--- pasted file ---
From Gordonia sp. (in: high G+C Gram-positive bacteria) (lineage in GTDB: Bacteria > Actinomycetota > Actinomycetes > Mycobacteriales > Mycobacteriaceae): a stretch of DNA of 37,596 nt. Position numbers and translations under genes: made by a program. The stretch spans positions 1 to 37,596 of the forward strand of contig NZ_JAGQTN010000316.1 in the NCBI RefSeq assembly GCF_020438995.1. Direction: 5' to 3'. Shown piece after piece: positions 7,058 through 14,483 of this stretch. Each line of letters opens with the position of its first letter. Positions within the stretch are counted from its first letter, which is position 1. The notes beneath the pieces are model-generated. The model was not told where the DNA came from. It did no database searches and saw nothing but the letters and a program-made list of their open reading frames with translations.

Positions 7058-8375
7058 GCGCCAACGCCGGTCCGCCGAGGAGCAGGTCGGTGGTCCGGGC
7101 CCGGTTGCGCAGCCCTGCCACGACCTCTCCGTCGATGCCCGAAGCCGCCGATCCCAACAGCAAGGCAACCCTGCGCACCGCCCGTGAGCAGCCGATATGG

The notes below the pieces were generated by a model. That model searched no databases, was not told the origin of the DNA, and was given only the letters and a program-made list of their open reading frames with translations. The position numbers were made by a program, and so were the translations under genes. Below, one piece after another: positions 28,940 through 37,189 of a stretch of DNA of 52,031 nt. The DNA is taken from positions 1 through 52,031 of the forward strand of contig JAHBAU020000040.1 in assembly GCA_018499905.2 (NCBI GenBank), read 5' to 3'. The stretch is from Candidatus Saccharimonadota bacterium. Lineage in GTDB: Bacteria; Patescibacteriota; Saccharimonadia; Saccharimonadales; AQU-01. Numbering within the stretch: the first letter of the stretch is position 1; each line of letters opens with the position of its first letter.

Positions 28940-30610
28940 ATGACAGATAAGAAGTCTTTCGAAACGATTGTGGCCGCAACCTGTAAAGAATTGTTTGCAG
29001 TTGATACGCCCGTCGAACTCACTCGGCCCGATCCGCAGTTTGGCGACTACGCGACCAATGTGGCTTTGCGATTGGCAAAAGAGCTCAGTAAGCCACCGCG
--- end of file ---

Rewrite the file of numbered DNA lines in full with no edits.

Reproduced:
From Gordonia sp. (in: high G+C Gram-positive bacteria) (lineage in GTDB: Bacteria > Actinomycetota > Actinomycetes > Mycobacteriales > Mycobacteriaceae): a stretch of DNA of 37,596 nt. Position numbers and translations under genes: made by a program. The stretch spans positions 1 to 37,596 of the forward strand of contig NZ_JAGQTN010000316.1 in the NCBI RefSeq assembly GCF_020438995.1. Direction: 5' to 3'. Shown piece after piece: positions 7,058 through 14,483 of this stretch. Each line of letters opens with the position of its first letter. Positions within the stretch are counted from its first letter, which is position 1. The notes beneath the pieces are model-generated. The model was not told where the DNA came from. It did no database searches and saw nothing but the letters and a program-made list of their open reading frames with translations.

Positions 7058-8375
7058 GCGCCAACGCCGGTCCGCCGAGGAGCAGGTCGGTGGTCCGGGC
7101 CCGGTTGCGCAGCCCTGCCACGACCTCTCCGTCGATGCCCGAAGCCGCCGATCCCAACAGCAAGGCAACCCTGCGCACCGCCCGTGAGCAGCCGATATGG

The notes below the pieces were generated by a model. That model searched no databases, was not told the origin of the DNA, and was given only the letters and a program-made list of their open reading frames with translations. The position numbers were made by a program, and so were the translations under genes. Below, one piece after another: positions 28,940 through 37,189 of a stretch of DNA of 52,031 nt. The DNA is taken from positions 1 through 52,031 of the forward strand of contig JAHBAU020000040.1 in assembly GCA_018499905.2 (NCBI GenBank), read 5' to 3'. The stretch is from Candidatus Saccharimonadota bacterium. Lineage in GTDB: Bacteria; Patescibacteriota; Saccharimonadia; Saccharimonadales; AQU-01. Numbering within the stretch: the first letter of the stretch is position 1; each line of letters opens with the position of its first letter.

Positions 28940-30610
28940 ATGACAGATAAGAAGTCTTTCGAAACGATTGTGGCCGCAACCTGTAAAGAATTGTTTGCAG
29001 TTGATACGCCCGTCGAACTCACTCGGCCCGATCCGCAGTTTGGCGACTACGCGACCAATGTGGCTTTGCGATTGGCAAAAGAGCTCAGTAAGCCACCGCG